What we did have is the standard six-disc in-dash changer hooked up to a six-speaker Boston Acoustics sound system. The stereo includes an auxiliary input on its faceplate, which is nice and accessible. The disc changer also reads MP3 CDs. We found it easy to select folders and select music to play. There is also an Info button, which cycles through displays of track information, including artist and album. Our only gripe with it was that it doesn't hold the information on the display, but goes back to a default track number display after about 30 seconds. Controls for the audio system are hidden behind the lateral spokes of the steering wheel. We found it pretty easy to figure out how they worked without having to look at them.
The audio system produced good highs and bass that was strong enough to feel in the doors. But it didn't have much separation and the mids were muffled. Worse, some of our music produced rattles and hum from the door speakers. Unfortunately, this audio system is as good as it gets in the Sebring, as there is no premium upgrade.
Under the hood
Along with the interior, the driving manners of the Chrysler Sebring didn't do much for us, either. The Sebring Limited comes with a 3.5-liter V-6 with the capability to get all sorts of nastiness happening with the car's subpar handling. This engine produces 235 horsepower and 232 lb-ft. of torque, not a huge amount of power, but enough to screech the tires on a fast launch and threaten to fishtail when accelerating through a turn.
You can get around the horrible programming of the automatic by putting it in manual gear selection mode.
The unpredictable six-speed automatic mated to the engine had its own problems. The thing spent a lot of time hunting for gears and wasn't very quick on the draw when we wanted power. When we pressed the accelerator to climb hills, the transmission eventually found its way to a lower gear, which produced a horrible whine, as if we were pulling a cat's tail. To get around the transmission's poor behavior, you can use its manual gear selection mode. It's set up strangely, though--you pull the shifter down below Drive, then push it to the right to upshift and to the left to downshift.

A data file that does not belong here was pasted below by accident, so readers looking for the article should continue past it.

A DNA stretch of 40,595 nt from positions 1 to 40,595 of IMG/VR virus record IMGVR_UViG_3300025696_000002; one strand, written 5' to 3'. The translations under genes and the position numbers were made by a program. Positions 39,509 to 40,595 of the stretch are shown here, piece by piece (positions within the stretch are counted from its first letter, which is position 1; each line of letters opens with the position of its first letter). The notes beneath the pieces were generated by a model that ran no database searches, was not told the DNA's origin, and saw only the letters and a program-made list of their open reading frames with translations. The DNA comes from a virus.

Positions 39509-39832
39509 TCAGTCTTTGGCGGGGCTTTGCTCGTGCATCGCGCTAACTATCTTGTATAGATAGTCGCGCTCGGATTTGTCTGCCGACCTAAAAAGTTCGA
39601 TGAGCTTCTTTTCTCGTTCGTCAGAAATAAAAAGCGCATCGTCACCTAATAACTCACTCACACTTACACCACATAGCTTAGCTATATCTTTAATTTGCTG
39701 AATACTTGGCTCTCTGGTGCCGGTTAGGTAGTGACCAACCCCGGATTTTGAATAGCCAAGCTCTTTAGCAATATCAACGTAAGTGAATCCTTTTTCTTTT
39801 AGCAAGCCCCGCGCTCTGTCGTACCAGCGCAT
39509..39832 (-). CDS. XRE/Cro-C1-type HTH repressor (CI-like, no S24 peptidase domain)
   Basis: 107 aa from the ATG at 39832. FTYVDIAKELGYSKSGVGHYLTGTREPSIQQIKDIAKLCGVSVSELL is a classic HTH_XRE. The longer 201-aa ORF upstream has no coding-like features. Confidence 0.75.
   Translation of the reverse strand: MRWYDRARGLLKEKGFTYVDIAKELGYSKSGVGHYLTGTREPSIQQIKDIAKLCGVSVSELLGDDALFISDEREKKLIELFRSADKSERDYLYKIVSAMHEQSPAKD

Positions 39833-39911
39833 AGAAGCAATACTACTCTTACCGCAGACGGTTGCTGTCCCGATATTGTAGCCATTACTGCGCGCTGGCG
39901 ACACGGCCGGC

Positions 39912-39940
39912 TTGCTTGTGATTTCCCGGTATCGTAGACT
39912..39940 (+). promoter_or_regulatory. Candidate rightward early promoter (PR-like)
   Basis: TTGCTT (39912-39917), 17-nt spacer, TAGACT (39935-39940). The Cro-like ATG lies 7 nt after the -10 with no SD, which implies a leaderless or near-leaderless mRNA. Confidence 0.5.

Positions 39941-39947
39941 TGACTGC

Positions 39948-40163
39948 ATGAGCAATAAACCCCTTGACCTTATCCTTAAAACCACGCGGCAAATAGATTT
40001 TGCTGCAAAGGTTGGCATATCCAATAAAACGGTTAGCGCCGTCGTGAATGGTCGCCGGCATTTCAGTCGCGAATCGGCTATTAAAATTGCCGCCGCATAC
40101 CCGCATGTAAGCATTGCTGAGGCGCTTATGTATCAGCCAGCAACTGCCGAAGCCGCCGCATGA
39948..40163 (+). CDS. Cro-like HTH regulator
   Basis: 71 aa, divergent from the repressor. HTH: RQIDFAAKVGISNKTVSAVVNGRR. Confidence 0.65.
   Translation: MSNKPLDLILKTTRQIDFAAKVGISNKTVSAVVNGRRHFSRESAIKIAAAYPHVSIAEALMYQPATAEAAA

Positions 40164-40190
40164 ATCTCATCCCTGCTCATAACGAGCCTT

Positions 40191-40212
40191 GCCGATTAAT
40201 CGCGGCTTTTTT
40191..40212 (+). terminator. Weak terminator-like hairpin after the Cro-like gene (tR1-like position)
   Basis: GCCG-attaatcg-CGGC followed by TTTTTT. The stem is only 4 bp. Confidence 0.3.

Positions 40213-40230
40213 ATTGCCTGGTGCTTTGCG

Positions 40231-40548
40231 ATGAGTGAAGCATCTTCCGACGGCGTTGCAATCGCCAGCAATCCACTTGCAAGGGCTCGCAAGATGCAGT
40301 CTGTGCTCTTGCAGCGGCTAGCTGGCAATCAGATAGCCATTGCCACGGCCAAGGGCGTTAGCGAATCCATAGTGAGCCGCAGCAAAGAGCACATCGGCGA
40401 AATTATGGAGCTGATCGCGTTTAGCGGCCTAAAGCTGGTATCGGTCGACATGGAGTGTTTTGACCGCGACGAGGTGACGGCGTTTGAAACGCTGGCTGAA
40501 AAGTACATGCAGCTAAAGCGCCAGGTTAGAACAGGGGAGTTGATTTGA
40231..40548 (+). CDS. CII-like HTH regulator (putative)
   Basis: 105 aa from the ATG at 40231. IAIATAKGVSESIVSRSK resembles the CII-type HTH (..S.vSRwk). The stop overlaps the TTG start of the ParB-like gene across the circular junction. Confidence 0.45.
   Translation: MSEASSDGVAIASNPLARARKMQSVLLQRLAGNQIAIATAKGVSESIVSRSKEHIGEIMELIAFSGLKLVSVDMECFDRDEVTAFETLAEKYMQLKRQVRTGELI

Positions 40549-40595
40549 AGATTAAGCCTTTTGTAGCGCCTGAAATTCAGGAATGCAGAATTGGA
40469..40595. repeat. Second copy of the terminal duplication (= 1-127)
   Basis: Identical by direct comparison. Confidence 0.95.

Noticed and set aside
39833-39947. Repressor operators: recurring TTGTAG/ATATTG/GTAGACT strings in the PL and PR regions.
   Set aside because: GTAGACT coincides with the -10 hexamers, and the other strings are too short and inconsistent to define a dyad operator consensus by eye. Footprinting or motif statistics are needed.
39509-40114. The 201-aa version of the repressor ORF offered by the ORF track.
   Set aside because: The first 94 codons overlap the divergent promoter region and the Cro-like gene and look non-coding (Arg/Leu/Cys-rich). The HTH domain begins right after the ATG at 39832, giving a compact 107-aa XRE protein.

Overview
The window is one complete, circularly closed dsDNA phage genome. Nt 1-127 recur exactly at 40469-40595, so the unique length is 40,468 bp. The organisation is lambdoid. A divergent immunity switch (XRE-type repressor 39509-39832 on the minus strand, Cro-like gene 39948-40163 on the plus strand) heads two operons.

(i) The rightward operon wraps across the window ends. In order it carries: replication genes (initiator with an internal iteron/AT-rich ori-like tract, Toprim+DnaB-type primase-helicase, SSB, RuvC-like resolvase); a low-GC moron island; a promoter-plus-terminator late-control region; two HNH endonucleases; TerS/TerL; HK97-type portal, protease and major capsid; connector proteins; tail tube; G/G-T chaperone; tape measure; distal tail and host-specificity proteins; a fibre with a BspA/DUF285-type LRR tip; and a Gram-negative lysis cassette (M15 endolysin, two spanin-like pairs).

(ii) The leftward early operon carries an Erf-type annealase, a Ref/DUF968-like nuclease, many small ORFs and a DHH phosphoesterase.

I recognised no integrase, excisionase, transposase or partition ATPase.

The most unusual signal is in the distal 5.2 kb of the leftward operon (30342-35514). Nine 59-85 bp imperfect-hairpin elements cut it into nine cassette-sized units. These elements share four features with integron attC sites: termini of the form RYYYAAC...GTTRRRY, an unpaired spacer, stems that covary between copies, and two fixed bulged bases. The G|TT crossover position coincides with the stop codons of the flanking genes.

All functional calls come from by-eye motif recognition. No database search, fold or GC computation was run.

We've alluded to the handling a couple of times. The Sebring is very softly sprung, which can be nice when driving casually over rough pavement, but it's not good when cornering. The car wallows in the turns. Its steering is powered up so that you get no feedback from the road, and it has more-than-predictable understeer.
For gas mileage, the EPA rates the Sebring Unlimited at 16mpg city and 26mpg highway. In our mixed city and freeway driving, we saw an average fuel economy of 16.6mpg, on the low side of the EPA range. There is also a touring version of the Sebring, which uses a 2.7-liter six cylinder and gets 18mpg in the city and 26mpg on the highway. The base model Sebring, with its 2.4-liter four-cylinder engine, gets 20mpg city and 29mpg highway. Emissions information for the Sebring wasn't published at the time of this review.
Our test car was a base 2008 Chrysler Sebring Limited Convertible, which goes for $32,345. With its $675 destination charge, the total comes out to $33,020. We can't say that we were impressed by our test car, but the Sebring can be improved from a tech standpoint with the MyGig system and the UConnect Bluetooth hands-free cell phone integration. We will give it points for those options, but there is no real help for the driving experience or the cabin fit and finish.
For less money, you can get a similarly equipped Volkswagen Eos, which comes with a retractable hard top. Other convertible four-seaters we've reviewed, such as the Volvo C70 and the BMW 335i Convertible, offer a better driving experience, but cost substantially more.